While this tax framework looks very similar to the framework most are familiar with when investing in stocks, it is important to note that, as of now, cryptocurrencies are not considered “stocks” or “securities.” Therefore, they do not fall under the wash sale rules under IRC §1091.
With regards to NFTs, the IRS generally taxes these assets at the collectible rate, meaning they will be taxed at a maximum long-term capital gains rate of 28% if held for more than a year. One important note - if you use a cryptocurrency to purchase the NFT, you may be subject to capital gains tax on any profit related to the token that was used for the sale.
Gift and Estate Taxes
When it comes to gifting or inheriting cryptocurrency or other digital assets, the treatment is the same as any other asset. For gifts, if the value of the gift in any given year exceeds $17,000 (in 2023), it is taxable the way any other gift would be. The cost basis in the assets gifted remains the same as the giver’s cost basis.
In terms of inheritance, cryptocurrency is treated like any other capital asset passed on at death and therefore is taxed if the value exceeds the then applicable estate tax threshold. Much like other capital assets, these transfers result in a step-up in basis for the recipient to the then fair market value of the asset.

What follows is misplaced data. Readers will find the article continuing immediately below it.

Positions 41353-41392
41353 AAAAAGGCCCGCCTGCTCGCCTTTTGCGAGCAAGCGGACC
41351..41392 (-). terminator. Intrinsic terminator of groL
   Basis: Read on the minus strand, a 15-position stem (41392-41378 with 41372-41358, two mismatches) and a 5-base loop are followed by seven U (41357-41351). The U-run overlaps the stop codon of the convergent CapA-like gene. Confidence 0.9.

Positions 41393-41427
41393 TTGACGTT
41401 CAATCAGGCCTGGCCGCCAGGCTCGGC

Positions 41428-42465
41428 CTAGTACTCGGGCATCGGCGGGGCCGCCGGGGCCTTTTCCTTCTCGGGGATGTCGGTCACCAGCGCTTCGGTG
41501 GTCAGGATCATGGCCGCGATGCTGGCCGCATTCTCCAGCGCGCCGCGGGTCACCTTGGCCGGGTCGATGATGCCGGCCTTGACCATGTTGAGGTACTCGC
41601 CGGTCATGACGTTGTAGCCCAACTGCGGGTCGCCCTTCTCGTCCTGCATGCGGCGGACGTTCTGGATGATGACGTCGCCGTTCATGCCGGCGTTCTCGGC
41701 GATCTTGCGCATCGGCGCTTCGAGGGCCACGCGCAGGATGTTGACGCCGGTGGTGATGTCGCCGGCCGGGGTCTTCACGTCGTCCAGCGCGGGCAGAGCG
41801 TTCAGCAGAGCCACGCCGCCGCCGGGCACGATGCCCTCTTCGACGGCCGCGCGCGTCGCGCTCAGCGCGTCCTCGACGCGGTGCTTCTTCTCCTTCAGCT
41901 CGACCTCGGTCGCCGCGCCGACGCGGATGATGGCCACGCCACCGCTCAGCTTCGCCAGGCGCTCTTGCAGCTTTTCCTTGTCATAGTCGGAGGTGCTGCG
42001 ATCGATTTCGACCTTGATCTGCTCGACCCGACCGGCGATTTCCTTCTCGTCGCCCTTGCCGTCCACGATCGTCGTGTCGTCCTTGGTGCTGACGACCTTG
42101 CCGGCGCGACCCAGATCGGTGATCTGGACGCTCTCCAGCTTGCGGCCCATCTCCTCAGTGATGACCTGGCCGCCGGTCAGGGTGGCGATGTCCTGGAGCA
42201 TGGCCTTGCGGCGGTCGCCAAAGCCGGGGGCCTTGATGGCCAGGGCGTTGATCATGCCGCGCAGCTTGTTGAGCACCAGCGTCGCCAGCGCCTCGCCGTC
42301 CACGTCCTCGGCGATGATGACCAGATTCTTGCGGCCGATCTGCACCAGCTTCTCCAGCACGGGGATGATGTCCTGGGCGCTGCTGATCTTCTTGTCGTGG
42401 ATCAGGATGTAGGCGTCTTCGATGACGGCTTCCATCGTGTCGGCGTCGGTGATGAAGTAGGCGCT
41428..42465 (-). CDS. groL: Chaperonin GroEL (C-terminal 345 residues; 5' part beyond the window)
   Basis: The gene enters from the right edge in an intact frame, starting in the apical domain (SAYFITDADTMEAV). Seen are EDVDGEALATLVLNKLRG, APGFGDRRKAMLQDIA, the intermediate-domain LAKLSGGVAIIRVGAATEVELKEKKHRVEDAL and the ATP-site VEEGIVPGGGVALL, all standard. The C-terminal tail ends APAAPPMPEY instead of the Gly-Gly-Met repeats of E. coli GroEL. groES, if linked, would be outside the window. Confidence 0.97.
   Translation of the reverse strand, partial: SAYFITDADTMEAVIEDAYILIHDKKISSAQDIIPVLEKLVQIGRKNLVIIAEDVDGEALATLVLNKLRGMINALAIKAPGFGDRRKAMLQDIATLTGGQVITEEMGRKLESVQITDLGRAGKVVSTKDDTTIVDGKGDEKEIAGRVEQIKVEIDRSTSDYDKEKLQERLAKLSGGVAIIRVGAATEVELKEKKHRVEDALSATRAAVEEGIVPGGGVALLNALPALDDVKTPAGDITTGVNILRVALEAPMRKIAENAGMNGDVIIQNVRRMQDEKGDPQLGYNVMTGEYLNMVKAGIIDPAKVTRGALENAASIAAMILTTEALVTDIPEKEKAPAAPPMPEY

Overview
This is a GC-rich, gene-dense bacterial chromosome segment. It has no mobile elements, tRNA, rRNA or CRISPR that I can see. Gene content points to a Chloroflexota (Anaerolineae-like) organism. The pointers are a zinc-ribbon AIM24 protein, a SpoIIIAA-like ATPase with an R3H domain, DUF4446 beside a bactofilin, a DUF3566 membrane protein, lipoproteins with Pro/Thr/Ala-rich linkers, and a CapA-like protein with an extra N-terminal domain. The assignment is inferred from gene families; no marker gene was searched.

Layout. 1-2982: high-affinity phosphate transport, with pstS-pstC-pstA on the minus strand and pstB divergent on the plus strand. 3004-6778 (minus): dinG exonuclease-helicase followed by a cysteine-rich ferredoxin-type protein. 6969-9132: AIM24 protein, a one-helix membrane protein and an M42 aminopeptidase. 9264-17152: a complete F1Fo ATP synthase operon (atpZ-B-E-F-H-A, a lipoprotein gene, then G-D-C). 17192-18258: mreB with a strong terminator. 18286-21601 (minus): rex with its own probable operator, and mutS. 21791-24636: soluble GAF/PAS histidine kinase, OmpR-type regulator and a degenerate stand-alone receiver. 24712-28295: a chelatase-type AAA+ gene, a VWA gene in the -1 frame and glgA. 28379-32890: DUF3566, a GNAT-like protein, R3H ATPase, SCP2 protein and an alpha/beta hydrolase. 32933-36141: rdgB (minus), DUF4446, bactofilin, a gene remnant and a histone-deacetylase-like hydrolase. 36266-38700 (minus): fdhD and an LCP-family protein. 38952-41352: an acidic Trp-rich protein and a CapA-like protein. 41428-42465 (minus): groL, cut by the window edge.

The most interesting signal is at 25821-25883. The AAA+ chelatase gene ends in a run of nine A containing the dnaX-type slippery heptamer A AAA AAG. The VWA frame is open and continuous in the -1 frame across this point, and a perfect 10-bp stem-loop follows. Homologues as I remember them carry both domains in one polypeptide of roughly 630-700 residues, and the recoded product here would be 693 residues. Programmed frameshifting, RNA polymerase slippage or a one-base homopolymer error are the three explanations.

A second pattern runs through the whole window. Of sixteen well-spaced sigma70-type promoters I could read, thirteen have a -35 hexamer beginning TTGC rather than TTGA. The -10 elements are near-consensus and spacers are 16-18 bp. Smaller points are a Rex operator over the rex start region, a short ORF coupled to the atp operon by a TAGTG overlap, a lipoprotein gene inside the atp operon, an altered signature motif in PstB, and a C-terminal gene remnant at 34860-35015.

Enter The Swiss Army Knife of Planning: Life Insurance
Given the similar treatment for digital assets to more traditional assets, such as property and investments, planning around digital assets generally takes a similar form as well. And when we talk about planning, you know we are going to talk about life insurance.
So let’s look at how life insurance is relevant in planning for digital assets:
Liquidity. Life insurance provides liquidity at your death to cover estate taxes, debts and living expenses. This liquidity ensures your heirs and beneficiaries do not have to liquidate assets, including digital assets, prematurely.
Protection Against Loss. On a related note, the financial cushion provided by a life insurance policy allows your heirs to make smarter decisions around digital assets they may inherit.